Debt: The First 5,000 Years by David Graeber (audiobook read by Grover Gardner). This starts off with an anthropological look at economics and posits that barter systems don’t come into being until after money. Before money, there is debt and credit. I really enjoyed this book and it was a real eye opener for me. It’s on my list to be reread in the future.

Washington: A Life (2010) by Ron Chernow (audiobook read by Scott Brick). I didn’t think it was possible, but Chernow takes the lifeless pristine marble statue that is George Washington and turns him into a real living person. This is the magic of a great biography. I would also recommend Chernow’s  Alexander Hamilton. These are chunky books that are well worth the effort.

The Glorious Cause: The American Revolution (2007) by Robert Middlekauff (audiobook read by Robert Fass). This book is part of the Oxford History of the United States Series. This is just a great series. This is the third that I’ve read and enjoyed. Check out the whole series. If you read Washington a Life by Chernow, this book will fill in a lot of the missing pieces. For example, Benedict Arnold is missing from the Chernow book.

Destiny of the Republic: A Tale of Madness, Medicine and the Murder of a President (2011) by Candace Millard (audiobook read by . You’ll laugh, you’ll cry, you’ll say “what the…?” This is the story of the assassination of President James Garfield by Charles Guiteau and the medical incompetence that killed him. This story has many interesting turns. And what is Alexander Graham Bell doing in this story? Well, read it and find out.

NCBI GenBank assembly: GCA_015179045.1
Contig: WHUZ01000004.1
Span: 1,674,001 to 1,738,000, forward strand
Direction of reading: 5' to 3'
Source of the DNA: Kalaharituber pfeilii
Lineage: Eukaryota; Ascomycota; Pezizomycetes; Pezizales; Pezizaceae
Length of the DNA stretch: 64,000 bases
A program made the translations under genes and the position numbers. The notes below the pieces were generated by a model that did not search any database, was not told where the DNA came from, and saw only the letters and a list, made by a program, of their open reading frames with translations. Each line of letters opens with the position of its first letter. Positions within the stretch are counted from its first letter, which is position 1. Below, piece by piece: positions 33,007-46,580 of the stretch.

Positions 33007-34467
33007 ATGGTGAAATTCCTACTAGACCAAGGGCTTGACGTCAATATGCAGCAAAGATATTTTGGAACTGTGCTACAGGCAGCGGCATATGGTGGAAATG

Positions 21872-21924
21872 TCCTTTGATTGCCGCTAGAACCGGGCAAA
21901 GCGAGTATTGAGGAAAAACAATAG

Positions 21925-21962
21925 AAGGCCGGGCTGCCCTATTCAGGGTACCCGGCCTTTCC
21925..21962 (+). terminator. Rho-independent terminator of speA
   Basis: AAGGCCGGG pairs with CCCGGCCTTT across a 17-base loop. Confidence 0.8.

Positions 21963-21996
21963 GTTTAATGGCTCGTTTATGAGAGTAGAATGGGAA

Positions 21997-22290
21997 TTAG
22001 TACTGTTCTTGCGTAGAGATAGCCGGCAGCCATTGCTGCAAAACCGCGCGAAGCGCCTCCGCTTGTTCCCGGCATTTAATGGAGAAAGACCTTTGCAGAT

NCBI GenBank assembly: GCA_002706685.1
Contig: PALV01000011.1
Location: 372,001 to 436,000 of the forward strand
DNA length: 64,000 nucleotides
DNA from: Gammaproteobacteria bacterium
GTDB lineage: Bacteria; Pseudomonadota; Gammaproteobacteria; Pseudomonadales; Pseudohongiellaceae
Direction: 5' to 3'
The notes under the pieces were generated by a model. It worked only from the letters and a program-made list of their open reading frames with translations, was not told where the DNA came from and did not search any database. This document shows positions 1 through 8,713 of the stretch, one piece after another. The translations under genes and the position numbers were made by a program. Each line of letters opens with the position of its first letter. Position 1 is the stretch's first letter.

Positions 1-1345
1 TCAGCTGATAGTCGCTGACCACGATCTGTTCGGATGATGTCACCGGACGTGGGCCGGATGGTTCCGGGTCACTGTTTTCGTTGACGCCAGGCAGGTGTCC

The First American: The Life and Times of Benjamin Franklin (2000) by H.W. Brands (audiobook read by Nelson Runger). This is my favorite biography of the year. Not only is Benjamin Franklin a terribly interesting person to begin with, but Brands does an excellent job of both writing and selecting quotes from Franklin that bring him to life. After reading this, I picked up an anthology of Franklin’s writings from the library and started reading through them. What a joy!